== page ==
You almost certainly don't care that Jan Lindelow wears a T-shirt and cutoffs to work. But since that fact could indirectly have an impact on the cost-effective management of your network systems, you probably should.
Lindelow is the president and CEO of Tivoli Systems, the systems management software outfit that was acquired by IBM about three years ago. Since that acquisition, the nine-year-old, Texas-based Tivoli has emerged from obscurity in Asia to become not only a formidable competitor to the likes of Computer Associates International, but one of the few IT vendors that has enjoyed net growth in the region during the past year despite the economic downturn.
What makes it so noteworthy that Lindelow wears a T-shirt and cutoffs to work is the simple fact that it demonstrates how smart IBM is in leaving its software acquisitions alone to do what they do best. As was the case with its acquisition of Lotus Development, IBM has refrained from imposing its own cultural and managerial sensibilities on Tivoli so that the Tivoli crew is free to develop the software you need to solve some of the problems you face and to generally make your life easier.
Judging from the user and analyst response to the recent introduction of a range of revamped systems management products and initiatives that comprise what the company calls Tivoli Enterprise, a lot of people have been impressed by how Tivoli is actually managing to deliver more substance than hype with this stuff.
You have to give IBM its share of the credit for that, because it's been able to accomplish two things that are notoriously difficult to accomplish: making acquisitions work well almost from the outset; and getting the hardware and software camps within its own organisation to leverage each other's strengths and to work effectively together to solve real-world problems faced by IS managers.
That Tivoli's acquisition by IBM has worked out well is difficult to refute. Tivoli started out as a very US-centric company which, in its first six years of existence, grew to a 300-employee operation and a $US50 million business, with almost all of that business in the US with a handful of very large customers. Since IBM's acquisition three years ago, the company has achieved a global presence with 3500 employees in 45 countries, and it expects to do over $US1.5 billion in revenue this year with thousands of customers around the world.
Making acquisitions work that effectively isn't easy, as other large IT vendors that have gone on acquisition sprees can attest. Compaq Computer is a case in point. I recently spoke with two former Compaq employees who now happen to be working for Tivoli, and neither had much good to say about the new, acquisition-fed Compaq. "I just wasn't having fun anymore," said one. Compaq CEO Eckhard Pfeiffer "bit off more than he could chew" with the acquisition of Digital, said the other.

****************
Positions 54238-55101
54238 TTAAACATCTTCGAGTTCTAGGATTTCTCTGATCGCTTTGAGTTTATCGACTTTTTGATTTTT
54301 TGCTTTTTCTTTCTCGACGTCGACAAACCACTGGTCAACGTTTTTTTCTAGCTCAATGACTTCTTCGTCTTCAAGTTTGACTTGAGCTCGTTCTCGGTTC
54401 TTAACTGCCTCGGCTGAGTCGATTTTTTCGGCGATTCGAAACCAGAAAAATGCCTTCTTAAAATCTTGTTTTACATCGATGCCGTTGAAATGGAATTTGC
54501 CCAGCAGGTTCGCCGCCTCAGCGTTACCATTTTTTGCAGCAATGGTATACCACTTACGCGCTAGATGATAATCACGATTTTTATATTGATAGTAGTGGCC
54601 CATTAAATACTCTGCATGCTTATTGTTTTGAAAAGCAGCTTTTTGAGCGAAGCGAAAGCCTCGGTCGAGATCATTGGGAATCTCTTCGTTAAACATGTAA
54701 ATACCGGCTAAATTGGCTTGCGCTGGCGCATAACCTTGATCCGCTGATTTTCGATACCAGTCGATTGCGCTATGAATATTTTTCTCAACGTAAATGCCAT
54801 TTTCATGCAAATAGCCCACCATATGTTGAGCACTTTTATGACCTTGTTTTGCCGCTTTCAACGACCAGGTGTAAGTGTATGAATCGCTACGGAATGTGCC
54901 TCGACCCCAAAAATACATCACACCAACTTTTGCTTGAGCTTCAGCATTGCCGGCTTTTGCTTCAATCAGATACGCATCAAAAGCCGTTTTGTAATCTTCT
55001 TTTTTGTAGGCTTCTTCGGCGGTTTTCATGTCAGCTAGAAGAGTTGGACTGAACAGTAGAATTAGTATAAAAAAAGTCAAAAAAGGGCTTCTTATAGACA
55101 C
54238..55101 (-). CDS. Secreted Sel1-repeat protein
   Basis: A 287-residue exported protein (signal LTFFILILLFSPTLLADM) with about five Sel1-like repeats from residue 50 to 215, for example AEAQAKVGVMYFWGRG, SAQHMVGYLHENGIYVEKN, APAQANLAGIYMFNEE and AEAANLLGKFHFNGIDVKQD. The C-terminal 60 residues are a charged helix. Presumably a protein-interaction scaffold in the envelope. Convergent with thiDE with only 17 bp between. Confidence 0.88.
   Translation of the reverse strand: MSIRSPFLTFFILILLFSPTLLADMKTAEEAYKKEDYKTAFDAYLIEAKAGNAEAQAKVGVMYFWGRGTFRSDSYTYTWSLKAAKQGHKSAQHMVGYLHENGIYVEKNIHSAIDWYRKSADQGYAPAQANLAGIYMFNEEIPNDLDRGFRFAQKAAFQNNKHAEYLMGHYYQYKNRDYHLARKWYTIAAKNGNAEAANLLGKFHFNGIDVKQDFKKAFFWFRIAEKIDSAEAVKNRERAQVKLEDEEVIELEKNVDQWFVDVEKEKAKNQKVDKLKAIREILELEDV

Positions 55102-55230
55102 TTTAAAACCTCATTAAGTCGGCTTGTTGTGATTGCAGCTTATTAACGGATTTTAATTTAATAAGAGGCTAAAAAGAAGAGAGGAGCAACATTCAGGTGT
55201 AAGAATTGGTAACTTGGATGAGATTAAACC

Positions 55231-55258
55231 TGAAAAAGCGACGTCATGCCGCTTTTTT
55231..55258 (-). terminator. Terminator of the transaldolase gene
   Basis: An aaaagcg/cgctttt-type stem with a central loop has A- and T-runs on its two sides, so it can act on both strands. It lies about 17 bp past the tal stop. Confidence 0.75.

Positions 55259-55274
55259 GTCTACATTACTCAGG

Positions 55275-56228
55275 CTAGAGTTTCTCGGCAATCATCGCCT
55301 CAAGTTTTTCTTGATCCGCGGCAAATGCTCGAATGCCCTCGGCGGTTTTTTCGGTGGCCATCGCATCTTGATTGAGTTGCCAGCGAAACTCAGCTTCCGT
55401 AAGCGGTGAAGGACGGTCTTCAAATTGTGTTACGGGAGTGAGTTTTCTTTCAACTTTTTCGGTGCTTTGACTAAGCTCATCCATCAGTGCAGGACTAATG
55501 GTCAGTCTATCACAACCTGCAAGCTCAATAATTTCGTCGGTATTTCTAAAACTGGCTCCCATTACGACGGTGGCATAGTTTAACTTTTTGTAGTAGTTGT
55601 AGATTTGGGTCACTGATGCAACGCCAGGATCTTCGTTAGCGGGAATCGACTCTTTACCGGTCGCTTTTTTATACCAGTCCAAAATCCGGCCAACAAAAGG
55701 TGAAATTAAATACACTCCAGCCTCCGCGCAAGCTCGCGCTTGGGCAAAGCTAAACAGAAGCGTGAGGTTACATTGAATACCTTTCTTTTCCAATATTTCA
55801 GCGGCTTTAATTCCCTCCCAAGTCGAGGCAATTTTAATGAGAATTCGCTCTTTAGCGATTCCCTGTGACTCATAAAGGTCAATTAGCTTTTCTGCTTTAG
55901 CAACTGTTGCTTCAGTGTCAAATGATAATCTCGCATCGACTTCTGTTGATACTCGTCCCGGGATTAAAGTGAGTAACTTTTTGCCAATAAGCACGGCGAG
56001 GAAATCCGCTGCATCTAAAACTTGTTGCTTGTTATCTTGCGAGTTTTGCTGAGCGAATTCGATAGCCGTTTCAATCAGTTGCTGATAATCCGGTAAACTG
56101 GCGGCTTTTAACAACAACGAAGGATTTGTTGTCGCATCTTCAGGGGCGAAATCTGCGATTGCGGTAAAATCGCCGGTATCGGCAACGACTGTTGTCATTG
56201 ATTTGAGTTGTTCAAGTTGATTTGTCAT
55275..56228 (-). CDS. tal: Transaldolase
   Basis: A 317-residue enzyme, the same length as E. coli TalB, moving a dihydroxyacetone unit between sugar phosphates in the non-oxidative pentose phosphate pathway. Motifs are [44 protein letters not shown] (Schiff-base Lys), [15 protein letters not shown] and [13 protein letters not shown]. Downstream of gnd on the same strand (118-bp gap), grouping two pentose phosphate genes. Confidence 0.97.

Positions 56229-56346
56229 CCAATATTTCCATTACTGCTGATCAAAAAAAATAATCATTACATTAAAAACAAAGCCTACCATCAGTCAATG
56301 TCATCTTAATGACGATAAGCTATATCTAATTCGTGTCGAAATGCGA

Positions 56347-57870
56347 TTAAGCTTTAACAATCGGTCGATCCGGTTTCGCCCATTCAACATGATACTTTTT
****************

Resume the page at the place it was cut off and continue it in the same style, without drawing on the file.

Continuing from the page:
IBM CEO Lou Gerstner, on the other hand, is getting high marks for his acquisition prowess.
"This is the new IBM -- this would never have happened in the pre-Gerstner days," said Bob Hayward, group vice president at GartnerGroup Asia-Pacific, referring specifically to IBM's acquisitions of Lotus and Tivoli. "These acquisitions, if they would have occurred at all -- because IBM was not an acquisitive company -- would have been really screwed up," Hayward said.
Hayward also has a lot to say about IBM's ability to get its hardware and software sales arms working in sync, an ability that's lacking in some other big vendors -- notably, Hewlett-Packard.
HP has traditionally been strong in Asia with its OpenView offering, with an installed base that's kept it ahead of both IBM and Computer Associates. But HP has had a hard time holding on to that lead over the past couple of years, Hayward noted.
"It's been a struggle for them. They've got some good people in Asia, and the product's not that bad. It's just not in the centre of the HP sales force radar screen," Hayward said. "The (HP sales) guy's really only interested in selling these big servers or 5000 PCs or whatever -- that's what he's really juiced about. And trying to get him to understand OpenView and the value (proposition), they're not interested -- I've been there and I've seen it. They'd just rather sell the hardware and if it gets managed by something else that's fine. They're not going to put up a big fight about that."
And IBM isn't going to put up a big fight about what the CEOs of its software subsidiaries wear to work, which is a good sign. "They've run their Tivoli organisation very much like a software company as a standalone unit, which I hope they'll continue to do," Hayward said. "I'd be very, very worried if they mothered Tivoli to death." Fortunately for IS managers who have systems management problems to deal with, IBM has demonstrated that that's highly unlikely.